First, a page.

At the bottom of Babauta's article I wrote this: What if I go for a run not to get in shape or an an obligation to do miles but in order to invest in one hour (or even just half an hour) of solitude? I wrote that and then got dressed in cold weather running gear, took myself outside, left the phone in the kitchen, and jogged down the driveway. Almost an hour later I returned home feeling something I haven't in weeks. It wasn't just the way my body felt having run four miles, though that too was good. It was the relief of having been by myself and in no need to do anything but run. I didn't work on any problems, make any plans, or do anything but run and be alone. It wasn't scary either. In fact, I want more.

I'm going to go put an album. First, I'll tear up my to-do list then I'll switch off this computer. The furnace just came on, the dog is asleep on her bed, and there's nothing to do now but listen to what solitude and the album sing to me.

Sunday Morning, Outside

Reading about how to be healthy, a consistent theme is to get outside. The mind is healthier out in the world, balance comes easier among trees than inside four walls, and we make better choices breathing fresh air. That's part of why I went for a run though I wasn't feeling like it. I put on the tights, shorts, socks, sandals, wool shirt, vest, hat, and gloves (it's a whole rigamarole, running in Syracuse's January) and went outside. Intending a short run I fell into a rhythm and went just over five. Being outside felt lovely, but there is more to being truly outside than just leaving the house for a run.

While running, I got thinking how much of my writing is about the inside of my head. I spend a lot of time and ink exploring the narrow confines of my thinking. Shouldn't I get outside my skull? I wondered.

My friend photographs the natural world without any sign of man's intrusion. The best thing about his work is that he withholds what so many of us cling to. There are no boathouses or docks on the river in his photographs, no church steeples rising through the bare trees, no runners through the forest. Instead there is the natural world captured as if we don't exist at all. I know Chris is behind the tripod but he's not the subject.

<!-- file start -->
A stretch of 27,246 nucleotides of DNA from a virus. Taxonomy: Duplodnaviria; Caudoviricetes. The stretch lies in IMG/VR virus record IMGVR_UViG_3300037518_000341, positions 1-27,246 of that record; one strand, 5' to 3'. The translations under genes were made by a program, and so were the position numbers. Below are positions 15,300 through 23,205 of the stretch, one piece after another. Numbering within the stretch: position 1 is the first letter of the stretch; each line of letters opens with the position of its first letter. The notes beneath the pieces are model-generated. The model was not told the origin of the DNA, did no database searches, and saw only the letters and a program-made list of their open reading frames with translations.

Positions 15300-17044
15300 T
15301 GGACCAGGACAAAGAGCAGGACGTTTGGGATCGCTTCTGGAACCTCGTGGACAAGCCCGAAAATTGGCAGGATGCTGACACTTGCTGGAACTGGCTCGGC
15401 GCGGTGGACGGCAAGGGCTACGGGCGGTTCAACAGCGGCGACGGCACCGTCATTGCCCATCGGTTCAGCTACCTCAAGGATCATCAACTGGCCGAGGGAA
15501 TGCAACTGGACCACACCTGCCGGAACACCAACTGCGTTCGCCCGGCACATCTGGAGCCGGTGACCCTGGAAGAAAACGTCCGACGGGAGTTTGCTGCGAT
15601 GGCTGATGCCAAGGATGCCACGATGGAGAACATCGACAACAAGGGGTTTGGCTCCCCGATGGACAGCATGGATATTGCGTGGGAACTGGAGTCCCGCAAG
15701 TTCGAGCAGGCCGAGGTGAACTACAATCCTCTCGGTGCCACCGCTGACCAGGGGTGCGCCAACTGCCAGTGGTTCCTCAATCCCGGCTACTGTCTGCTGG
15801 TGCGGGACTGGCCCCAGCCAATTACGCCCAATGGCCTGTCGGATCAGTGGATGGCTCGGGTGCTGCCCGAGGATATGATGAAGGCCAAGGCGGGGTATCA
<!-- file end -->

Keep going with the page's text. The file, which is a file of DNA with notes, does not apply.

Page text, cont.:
More often than not I'm the subject of my writing. Thoreau said — "I should not talk so much about myself if there were anybody else whom I knew as well.” — but he was also one of the greatest observers of the outside world. He wrote of his experience, but no one so carefully saw, heard, smelled, touched, and tasted the world as did Thoreau. And he wrote those things down.

This morning's temperature hovered around freezing. The occasional light flurry of giant snowflakes fell and melted immediately. The sky was a special Syracuse grey that is both normal and oppressive. The streets were slick and puddles stretched from the curb to the middle of Meadowbrook Drive. There was no accumulated snow left and hasn't been for weeks. Something about the jet stream. My feet made slight slapping noises on the wet pavement and squished whenever I ran on the grass.

The brook moved fast but was not full. Used to be that it overflowed regularly but the city opened things up. There hasn't been a flood in a decade. Today it was all cliche, babbling and whispering. Out by the high school I ran close enough to watch and really listen. No ducks or muskrats today and not too much garbage. Just water that would be frozen were it not moving too fast to become still.

In the cemetery I passed two above-ground crypts and wondered why we resist returning to dust. It makes sense while we're living, but once we're dead? I shrugged both failing to understand the logic but knowing the feeling of wanting to remain no matter how grey the sky seems.

Down the hill back near the high school a bird circled without moving its wings. "Something on the thermals yanked his chain." It seemed like a hawk. A friend I teach with could tell me all about it and I almost wished he was there, but no, I was outside to be alone.

Three girls ran in the other direction back on Meadowbrook. Two were out front together while the third was well behind. They were across a lane of traffic, the brook, and another lane of traffic and my eyes are no longer so good that I could make out their expressions, but I pasted one on that girl at the back and it looked like me. Did she wish she was running by herself instead of chasing something she might not want? A car drove by and splashed a puddle on me.

On our street the house of a friend had a SOLD sign in the yard. She's moving out. I don't know when or where she's going. I have no idea who bought the house. Her table and chairs remained near the front stoop. Four bags of garbage waited at the road for pickup two days away.

The grey sky let go a few more snow flakes, a nod toward winter, a postcard, or a shaken globe. The hole in our driveway was filled with brown water and a few crystals. The garage door paint was peeling and cracked. I tapped in the code, waited for the door to open, and went inside where it was warm. I stood inside the dark basement, still breathing hard, wondering where it is I'm supposed to be going.